Ironically, as Braithwaite writes, “the cheery recommendations in Duck and Cover and ‘Survival under Atomic Attack’ would have been of little use against a strategic bombardment by thermonuclear weapons”—Scenario 1. But they would work, more or less, in the more likely and survivable scenarios 2 and 3. It seems that Bert the Turtle had the right message at the wrong time.
You might be surprised to hear that Uncle Sam has a cogent message about what the public should do in case of a nuclear attack. The advice is basically a revised version of Duck and Cover: Get Inside, Stay Inside, Stay Tuned. Broken down, that means once you receive a warning or alert of a nuclear detonation you should get inside the nearest building or other standing (preferably concrete) structure, stay there for at least 12 to 24 hours—the period when the outdoor fallout radiation level is most dangerous and wait for further news from emergency management officials about which areas downwind from the blast are safest to evacuate to next.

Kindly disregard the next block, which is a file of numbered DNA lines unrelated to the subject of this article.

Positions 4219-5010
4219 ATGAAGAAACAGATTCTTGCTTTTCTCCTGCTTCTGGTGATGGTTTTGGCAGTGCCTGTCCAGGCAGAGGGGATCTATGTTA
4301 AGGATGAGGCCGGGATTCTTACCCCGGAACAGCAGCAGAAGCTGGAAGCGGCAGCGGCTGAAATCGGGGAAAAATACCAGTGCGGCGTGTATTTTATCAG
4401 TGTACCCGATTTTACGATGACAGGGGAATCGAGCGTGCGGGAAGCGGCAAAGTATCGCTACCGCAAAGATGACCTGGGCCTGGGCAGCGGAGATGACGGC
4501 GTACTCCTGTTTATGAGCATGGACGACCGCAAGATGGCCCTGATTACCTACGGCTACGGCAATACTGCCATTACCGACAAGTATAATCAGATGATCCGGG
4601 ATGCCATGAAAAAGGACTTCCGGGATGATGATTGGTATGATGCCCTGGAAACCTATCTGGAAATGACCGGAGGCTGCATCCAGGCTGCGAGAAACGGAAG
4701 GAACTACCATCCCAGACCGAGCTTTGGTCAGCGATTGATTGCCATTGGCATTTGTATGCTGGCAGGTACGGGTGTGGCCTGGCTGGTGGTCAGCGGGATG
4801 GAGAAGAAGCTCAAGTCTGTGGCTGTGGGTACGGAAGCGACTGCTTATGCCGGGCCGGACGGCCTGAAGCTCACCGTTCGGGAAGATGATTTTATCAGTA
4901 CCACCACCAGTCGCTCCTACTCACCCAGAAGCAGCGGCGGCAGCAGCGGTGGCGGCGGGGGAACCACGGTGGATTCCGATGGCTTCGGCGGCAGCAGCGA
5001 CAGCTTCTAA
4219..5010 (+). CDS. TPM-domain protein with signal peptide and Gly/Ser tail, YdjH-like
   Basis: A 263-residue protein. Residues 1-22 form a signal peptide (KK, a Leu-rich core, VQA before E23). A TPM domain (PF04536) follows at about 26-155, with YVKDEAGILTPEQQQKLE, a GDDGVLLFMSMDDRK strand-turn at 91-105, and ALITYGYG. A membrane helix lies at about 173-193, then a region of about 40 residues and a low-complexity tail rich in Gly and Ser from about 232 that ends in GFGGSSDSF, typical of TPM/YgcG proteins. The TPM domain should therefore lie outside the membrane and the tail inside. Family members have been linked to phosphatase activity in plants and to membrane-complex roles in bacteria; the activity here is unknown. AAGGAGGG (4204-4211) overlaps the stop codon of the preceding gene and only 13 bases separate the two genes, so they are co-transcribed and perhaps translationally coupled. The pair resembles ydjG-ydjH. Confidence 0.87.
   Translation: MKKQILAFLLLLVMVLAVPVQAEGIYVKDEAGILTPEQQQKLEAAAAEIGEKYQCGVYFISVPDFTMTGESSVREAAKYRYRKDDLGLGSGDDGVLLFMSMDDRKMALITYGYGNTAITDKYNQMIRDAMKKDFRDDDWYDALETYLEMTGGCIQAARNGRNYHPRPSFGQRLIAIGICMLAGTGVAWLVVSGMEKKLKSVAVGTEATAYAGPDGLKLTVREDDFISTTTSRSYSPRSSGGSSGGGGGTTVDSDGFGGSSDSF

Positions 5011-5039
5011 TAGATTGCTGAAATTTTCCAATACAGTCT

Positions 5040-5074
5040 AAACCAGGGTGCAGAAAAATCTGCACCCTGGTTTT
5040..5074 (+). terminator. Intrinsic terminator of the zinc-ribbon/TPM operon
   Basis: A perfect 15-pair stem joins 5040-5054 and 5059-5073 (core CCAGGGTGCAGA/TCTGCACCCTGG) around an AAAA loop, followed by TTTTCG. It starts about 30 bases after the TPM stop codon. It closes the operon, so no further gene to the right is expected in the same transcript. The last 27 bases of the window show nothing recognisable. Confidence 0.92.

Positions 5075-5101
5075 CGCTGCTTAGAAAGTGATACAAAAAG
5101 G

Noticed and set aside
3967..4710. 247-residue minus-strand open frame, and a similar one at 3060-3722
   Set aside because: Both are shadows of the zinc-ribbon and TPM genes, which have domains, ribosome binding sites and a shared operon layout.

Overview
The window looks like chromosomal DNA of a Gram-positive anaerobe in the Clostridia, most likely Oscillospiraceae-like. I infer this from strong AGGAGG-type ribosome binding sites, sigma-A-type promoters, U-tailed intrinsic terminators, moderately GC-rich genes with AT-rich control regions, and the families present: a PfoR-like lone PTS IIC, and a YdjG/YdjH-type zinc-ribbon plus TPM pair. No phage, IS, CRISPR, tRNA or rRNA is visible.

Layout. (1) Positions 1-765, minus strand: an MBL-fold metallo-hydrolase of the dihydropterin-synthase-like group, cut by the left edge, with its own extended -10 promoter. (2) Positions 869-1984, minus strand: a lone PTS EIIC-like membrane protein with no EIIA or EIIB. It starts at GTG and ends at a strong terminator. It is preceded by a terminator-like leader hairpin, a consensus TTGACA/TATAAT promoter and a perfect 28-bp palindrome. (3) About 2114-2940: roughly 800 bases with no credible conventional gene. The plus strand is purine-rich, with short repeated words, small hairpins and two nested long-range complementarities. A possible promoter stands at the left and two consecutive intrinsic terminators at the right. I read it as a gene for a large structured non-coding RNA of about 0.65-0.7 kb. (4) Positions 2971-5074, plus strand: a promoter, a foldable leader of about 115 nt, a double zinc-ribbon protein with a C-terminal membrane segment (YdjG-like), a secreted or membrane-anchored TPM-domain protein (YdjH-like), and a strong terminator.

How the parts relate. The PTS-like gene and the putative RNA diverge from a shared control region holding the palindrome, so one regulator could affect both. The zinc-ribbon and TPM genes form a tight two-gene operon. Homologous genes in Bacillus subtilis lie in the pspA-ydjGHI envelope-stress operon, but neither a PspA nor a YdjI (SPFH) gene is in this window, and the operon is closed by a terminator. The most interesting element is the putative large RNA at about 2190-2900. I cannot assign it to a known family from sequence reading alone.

One of the chief progenitors of that advice is Brooke Buddemeier, a certified health physicist at Lawrence Livermore Laboratory in California. Buddemeier, who has been on the staff of Livermore since 1989, is also on the advisory board of Reinventing Civil Defense. Buddemeier concedes that until recently he and his colleagues have been focused on what would happen, and how the public should respond to a Scenario 2 level event—a terrorist attack. But he points out that the same slogan would also apply for a Level 3 event. ‘‘I cannot speak to theoretical yields of any specific nation-state,’’ the government scientist says. But, he maintains, the basic message which he and his colleagues at Livermore and their sister federal agencies are trying to put out there would work for, say, a Level 3 missile strike on California by parties unknown.